|26.||Burke BM, Cunliffe WJ. The assessment of acne vulgaris-The Leeds technique. Br J Dermatol 1984;111:83-92. |
|27.||Michaelsson G, Juhlin L, Vahlquist A. Effect of oral zinc and Vitamin A in acne. Arch Dermatol 1977;113:31-6. [PUBMED] |
|28.||Erbagci Z. The leukotriene receptor antagonist montelukast in the treatment of chronic idiopathic urticaria: A single-blind, placebo-controlled, crossover clinical study. J Aller Clin Immunol 2002;110:484-8. |
|29.||Sasmaz S, Arican O. Comparison of azelaic acid and anthralin for the therapy of patchy alopecia areata: A pilot study. Am J Clin Dermatol 2005;6:403-6. [PUBMED] |
|30.||Olsen EA, Hordinsky MK, Price VH, Roberts JL, Shapiro J, Canfield D, et al . National Alopecia Areata Foundation. Alopecia areata investigational assessment guidelines. part II. National Alopecia Areata Foundatin. J Am Acad Dermatol 2004;51: 440-7. |
|31.||Vocks E, Plotz SG, Ring J. The Dyshidrotic Eczema Area and Severity Index - A score developed for the assessment of dyshidrotic eczema. Dermatology 1999;198:265-9. [PUBMED] [FULLTEXT]|
[Table - 1], [Table - 2], [Table - 3], [Table - 4], [Table - 5], [Table - 6], [Table - 7], [Table - 8]
|This article has been cited by|
||Comparing Nigella sativa Oil and Fish Oil in Treatment of Vitiligo
| ||Alireza Ghorbanibirgani,Ali Khalili,Darioush Rokhafrooz |
| ||Iranian Red Crescent Medical Journal. 2014; 16(6) |
||Glucocorticoid receptor expression in the skin of psoriatic patients compared with control skin
| ||Sahar S. Youssef,Enas A.S. Attia,Manal H. Moussa,Soad A. Mahmoud |
| ||Journal of the Egyptian Women's Dermatologic Society. 2014; 11(2): 79 |
||Immunohistochemical expression of heat shock protein 70 in vitiligo
| ||Asmaa Gaber Abdou,Alaa Hassan Maraee,Walla Reyad |
| ||Annals of Diagnostic Pathology. 2013; 17(3): 245 |
||Platelet activation: a link between psoriasisper seand subclinical atherosclerosis - a case-control study
| ||H.M.A. Saleh,E.A.S. Attia,A.M. Onsy,A.A. Saad,M.M.M. Abd Ellah |
| ||British Journal of Dermatology. 2013; 169(1): 68 |
||A Study on Natural Dye Having the Effects on the Atopic Dermatitis (Part I ) - Bamboo Extract -
| ||Jung-Soon Lee,Go-Eun Jeong |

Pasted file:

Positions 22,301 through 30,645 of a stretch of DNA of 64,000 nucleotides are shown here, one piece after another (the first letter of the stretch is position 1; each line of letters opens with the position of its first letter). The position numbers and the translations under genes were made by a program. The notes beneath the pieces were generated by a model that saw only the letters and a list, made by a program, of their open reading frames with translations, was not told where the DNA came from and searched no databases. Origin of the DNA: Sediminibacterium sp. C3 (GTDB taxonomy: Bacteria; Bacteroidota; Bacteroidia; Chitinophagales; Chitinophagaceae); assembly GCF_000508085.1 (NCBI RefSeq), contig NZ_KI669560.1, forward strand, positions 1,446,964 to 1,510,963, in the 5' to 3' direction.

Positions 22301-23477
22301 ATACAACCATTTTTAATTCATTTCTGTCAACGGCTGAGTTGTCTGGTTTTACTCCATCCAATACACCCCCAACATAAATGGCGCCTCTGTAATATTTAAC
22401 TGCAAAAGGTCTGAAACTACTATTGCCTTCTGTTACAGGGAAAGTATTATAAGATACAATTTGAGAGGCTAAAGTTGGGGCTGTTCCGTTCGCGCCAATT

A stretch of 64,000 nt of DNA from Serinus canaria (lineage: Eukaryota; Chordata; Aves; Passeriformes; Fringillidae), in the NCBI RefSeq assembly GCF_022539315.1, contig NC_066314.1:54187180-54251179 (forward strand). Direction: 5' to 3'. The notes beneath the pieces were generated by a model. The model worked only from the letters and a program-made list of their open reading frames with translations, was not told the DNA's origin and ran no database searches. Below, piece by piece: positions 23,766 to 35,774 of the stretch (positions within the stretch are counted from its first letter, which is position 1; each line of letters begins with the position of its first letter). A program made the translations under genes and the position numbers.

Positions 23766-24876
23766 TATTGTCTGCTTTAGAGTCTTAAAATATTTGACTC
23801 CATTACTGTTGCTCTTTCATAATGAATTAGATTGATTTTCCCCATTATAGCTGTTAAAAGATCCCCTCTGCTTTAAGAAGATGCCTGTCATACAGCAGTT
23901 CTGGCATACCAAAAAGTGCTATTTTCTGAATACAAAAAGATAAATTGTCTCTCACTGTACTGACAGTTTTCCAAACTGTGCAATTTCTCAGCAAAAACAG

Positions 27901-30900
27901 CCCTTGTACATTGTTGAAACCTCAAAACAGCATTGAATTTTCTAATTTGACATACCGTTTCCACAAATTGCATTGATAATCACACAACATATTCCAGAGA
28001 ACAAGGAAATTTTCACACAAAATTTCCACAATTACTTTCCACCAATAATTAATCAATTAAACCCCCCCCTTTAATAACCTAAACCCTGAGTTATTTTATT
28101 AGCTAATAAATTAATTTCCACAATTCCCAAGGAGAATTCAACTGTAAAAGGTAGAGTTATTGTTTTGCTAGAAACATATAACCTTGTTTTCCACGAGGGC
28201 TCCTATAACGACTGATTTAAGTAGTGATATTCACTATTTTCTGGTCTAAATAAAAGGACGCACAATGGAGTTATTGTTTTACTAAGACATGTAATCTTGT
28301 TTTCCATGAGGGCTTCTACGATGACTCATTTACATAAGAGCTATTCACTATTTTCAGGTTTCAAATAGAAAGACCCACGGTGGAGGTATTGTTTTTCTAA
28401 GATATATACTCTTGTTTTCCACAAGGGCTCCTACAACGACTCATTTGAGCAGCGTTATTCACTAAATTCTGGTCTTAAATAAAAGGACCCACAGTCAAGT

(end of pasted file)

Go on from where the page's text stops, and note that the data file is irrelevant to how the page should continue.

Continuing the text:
| ||Textile Coloration and Finishing. 2012; 24(3): 189 |
||Which outcomes should we measure in vitiligo? Results of a systematic review and a survey among patients and clinicians on outcomes in vitiligo trials
| ||V. Eleftheriadou,K.S. Thomas,M.E. Whitton,J.M. Batchelor,J.C. Ravenscroft |
| ||British Journal of Dermatology. 2012; 167(4): 804 |
||Assessment methods for the evaluation of vitiligo : Vitiligo assessment methods
| ||K.M. Alghamdi, A. Kumar, A. Taļeb, K. Ezzedine |
| ||Journal of the European Academy of Dermatology and Venereology. 2012; : no |
||A protocol for systematic reviews of ayurveda treatments
| ||MadhurGuruprasad Aggithaya,KumblaR Suraj,SaravuR Narahari |
| ||International Journal of Ayurveda Research. 2010; 1(4): 254 |
|| A novel bioactive fabric dyed with unripe Citrus grandis Osbeck extract part 2: Effects of the Citrus extract and dyed fabric on skin irritancy and atopic dermatitis
| ||Yi, E., Hong, J.Y., Yoo, E.S. |
| || Textile Research Journal. 2010; 80(20): 2124-2131 |
||Modification of the Cutaneous Dermatomyositis Disease Area and Severity Index, an outcome instrument
| ||M. Yassaee, D. Fiorentino, J. Okawa, C. Coley, A.B. Troxel, V.P. Werth, L. Taylor |
| ||British Journal of Dermatology. 2010; 162(3): 669-673 |
||Different therapeutic modalities for treatment of melasma
| ||Omar A Azzam, Tahra M Leheta, Noha A Nagui, Eman Shaarawy, Rania M Abdel Hay, Rana F Hilal |
| ||Journal of Cosmetic Dermatology. 2009; 8(4): 275-281 |
||A study comparing chemical peeling using modified jessner′s solution and 15% trichloroacetic acid versus 15% trichloroacetic acid in the treatment of melasma
| ||Safoury, O.S., Zaki, N.M., Nabarawy, E.A.E., Farag, E.A. |
| ||Indian Journal of Dermatology. 2009; 54(1): 41-45 |
||Comparison of the reliability and validity of outcome instruments for cutaneous dermatomyositis
| ||Klein, R.Q., Bangert, C.A., Costner, M., Connolly, M.K., Tanikawa, A., Okawa, J., Rose, M., (...), Werth, V.P. |
| ||British Journal of Dermatology. 2008; 159(4): 887-894 |
||DermaMan: Scoring dermatology in your palm
| ||Eapen, B. |
| ||Indian Journal of Dermatology, Venereology and Leprology. 2008; 74(4): 424-426 |
||Comparison of 30% salicylic acid with Jessneręs solution for superficial chemical peeling in epidermal melasma
| ||Ejaz, A., Raza, N., Iftikhar, N., Muzzafar, F. |
| ||Journal of the College of Physicians and Surgeons Pakistan. 2008; 18(4): 205-208 |
||Comparison of the reliability and validity of outcome instruments for cutaneous dermatomyositis
| ||R.Q. Klein,C.A. Bangert,M. Costner,M.K. Connolly,A. Tanikawa,J. Okawa,M. Rose,S.S. Fakharzadeh,D. Fiorentino,L.A. Lee,R.D. Sontheimer,L. Taylor,A.B. Troxel,V.P. Werth |
| ||British Journal of Dermatology. 2008; 159(4): 887 |